Finding content and SEO ideas with keyword research

Nikki Pilkington

SEO Copywriting & Technical SEO for UK Business Websites

Sometimes a client will have very definite ideas for blog post titles, sometimes you may have ideas of your own, and occasionally it’s a combination of the two.

Then there’s that time when you’re contracted to write a blog post or article for a client, and the ideas just won’t come.

That’s where some half decent keyword research comes in.

And because keyword research is important for both SEO and for thinking of things to write about for your blogs AND your social media posts, you might want to bookmark this to refer back to regularly.

For this post I’m using ‘copywriter’ as my starting keyword point, but you can follow the process for your industry.

Before you start keyword research

Stop thinking of keywords and think of keyphrases

Too much of the time people involved in the world of search talk about keyWORDS when what they really mean is keyPHRASES.

Let’s face it, while it would be awesome to be on the front page of Google for ‘copywriter’ or ‘content’, the chances of that happening are pretty slim.

But, there’s every chance you could be ranked well for ‘Human Resources copywriter’ or ‘copywriter in Bolton’ – and that’s why I want you to stop thinking about key WORDS and start thinking about key PHRASES.

Start thinking about:

  • Short tail keyphrases
  • Long tail keyphrases
  • Semantic keyphrases
  • Keyphrases that are questions
  • Places to research keyphrases
  • Search intent and search volume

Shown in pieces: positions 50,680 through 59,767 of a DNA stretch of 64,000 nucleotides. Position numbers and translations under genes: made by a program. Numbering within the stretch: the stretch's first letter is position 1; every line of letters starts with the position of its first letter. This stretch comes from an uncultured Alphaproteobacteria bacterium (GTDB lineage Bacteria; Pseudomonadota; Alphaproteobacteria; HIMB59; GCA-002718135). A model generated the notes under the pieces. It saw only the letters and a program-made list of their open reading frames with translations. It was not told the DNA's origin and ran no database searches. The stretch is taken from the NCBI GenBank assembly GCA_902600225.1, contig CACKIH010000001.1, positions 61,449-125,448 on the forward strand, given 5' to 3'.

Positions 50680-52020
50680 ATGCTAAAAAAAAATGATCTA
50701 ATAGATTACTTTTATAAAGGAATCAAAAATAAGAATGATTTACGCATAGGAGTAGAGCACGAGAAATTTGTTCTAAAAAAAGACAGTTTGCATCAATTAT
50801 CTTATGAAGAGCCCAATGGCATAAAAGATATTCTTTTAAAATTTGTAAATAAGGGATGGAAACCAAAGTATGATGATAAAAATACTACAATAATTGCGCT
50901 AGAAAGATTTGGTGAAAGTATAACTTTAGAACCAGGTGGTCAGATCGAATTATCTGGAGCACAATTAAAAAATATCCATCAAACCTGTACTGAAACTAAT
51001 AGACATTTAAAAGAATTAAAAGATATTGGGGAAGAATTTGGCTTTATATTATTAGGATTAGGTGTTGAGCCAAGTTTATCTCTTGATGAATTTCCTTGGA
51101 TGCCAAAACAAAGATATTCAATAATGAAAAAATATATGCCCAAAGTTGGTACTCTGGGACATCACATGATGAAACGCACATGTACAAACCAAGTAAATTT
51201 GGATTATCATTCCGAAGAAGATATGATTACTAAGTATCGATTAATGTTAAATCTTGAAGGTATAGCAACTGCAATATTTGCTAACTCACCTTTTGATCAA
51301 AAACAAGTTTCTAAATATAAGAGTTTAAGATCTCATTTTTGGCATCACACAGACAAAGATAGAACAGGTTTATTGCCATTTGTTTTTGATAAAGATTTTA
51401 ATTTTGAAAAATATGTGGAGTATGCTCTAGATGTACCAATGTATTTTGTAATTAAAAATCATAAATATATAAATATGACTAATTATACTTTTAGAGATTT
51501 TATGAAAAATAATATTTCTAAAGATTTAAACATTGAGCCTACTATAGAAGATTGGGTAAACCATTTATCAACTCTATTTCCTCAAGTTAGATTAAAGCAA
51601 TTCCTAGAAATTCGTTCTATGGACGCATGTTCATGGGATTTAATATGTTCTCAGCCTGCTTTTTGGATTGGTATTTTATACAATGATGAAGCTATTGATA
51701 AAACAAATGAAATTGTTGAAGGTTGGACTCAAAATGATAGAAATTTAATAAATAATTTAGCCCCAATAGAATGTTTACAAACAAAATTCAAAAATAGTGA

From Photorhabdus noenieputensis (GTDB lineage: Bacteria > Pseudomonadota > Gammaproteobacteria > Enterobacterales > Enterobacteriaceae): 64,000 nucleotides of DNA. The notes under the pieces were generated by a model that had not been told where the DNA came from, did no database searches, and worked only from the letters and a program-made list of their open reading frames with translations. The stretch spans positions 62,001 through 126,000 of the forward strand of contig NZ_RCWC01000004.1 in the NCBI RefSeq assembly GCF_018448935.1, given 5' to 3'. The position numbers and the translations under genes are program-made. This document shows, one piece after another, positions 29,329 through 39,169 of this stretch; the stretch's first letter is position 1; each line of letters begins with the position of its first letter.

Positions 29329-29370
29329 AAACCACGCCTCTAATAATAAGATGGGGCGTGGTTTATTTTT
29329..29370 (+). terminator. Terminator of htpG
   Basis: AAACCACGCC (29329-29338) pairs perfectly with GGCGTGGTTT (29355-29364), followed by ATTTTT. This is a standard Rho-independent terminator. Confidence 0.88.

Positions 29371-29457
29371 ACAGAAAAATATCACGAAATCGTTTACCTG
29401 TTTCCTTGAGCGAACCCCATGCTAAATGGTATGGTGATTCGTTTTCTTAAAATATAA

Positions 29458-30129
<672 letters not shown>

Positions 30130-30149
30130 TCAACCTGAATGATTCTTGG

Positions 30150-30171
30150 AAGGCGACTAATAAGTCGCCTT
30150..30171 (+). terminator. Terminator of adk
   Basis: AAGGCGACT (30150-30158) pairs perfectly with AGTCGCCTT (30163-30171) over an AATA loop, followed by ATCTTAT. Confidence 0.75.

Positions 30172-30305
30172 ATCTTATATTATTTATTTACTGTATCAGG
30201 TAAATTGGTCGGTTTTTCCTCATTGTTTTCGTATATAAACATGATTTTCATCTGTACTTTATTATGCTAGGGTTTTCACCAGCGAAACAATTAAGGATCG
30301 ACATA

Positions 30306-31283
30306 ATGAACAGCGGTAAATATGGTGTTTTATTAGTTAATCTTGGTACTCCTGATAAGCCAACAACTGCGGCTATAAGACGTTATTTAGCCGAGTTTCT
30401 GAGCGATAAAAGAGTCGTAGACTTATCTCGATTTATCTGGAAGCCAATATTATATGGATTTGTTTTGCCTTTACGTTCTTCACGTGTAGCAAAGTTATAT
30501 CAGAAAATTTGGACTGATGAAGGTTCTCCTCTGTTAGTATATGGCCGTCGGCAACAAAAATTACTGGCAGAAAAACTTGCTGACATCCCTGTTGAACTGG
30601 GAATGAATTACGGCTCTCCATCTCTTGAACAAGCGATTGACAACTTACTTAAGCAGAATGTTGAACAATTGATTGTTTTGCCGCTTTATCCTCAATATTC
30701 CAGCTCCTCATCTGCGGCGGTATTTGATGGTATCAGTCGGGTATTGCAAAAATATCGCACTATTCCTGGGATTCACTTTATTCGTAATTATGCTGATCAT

I’ve written about keyphrases on ProCopywriters, and also about search intent.

Starting your keyphrase research – write a starter list.

Think of all the things your potential customers could type into Google to find you. In my copywriting example I’m going to imagine my copywriter is a general copywriter, but also give examples where your niche or your specialty could come in handy.

So, my imaginary copywriter would start a list with things like:

  • copywriting
  • copywriter
  • freelance copywriter
  • content writer
  • content writing
  • blog writer
  • blog writing
  • article writer
  • article writing
  • case study writer
  • case study writing
  • website writer
  • website writing

You can see already that most of these keyphrases are going to be very competitive, so let’s focus a bit more.

Expand your list by niche

Add in your niche if you have one – if you don’t, think of your last 5 clients and the niches they were in. If you haven’t had 5 clients, or you don’t want more business like that, think of 5 niches you WOULD like to write for.


  • [niche] copywriter
  • [niche] content writing
  • [niche] blog writing
  • [niche] article writer
  • [niche] case study writing


Some of these will still be quite competitive, but let’s not worry about that for now.

Add in location (maybe)

Whether your business is location based or not, a lot of people still like to work with local-ish businesses, so it’s worth thinking about using location in some cases.

Which gives us:

  • [niche] copywriter [location]
  • [niche] blog writer [location]


Remember, your location is not just the place where you live or work. It’s the nearest big towns to you, the county, the area of your country, and your actual country. If you’re in the UK, use ‘UK’ as one of your location keyphrase add-ons. If you’re in Spain, use ‘Spain’. You get the idea.

Think of questions people might ask

Lots of people search by using questions, and answering a question well could earn you a Featured Snippet on Google (such as in the People Also Ask section). Questions also make awesome blog post titles, as well as brilliant hooks for social media posts.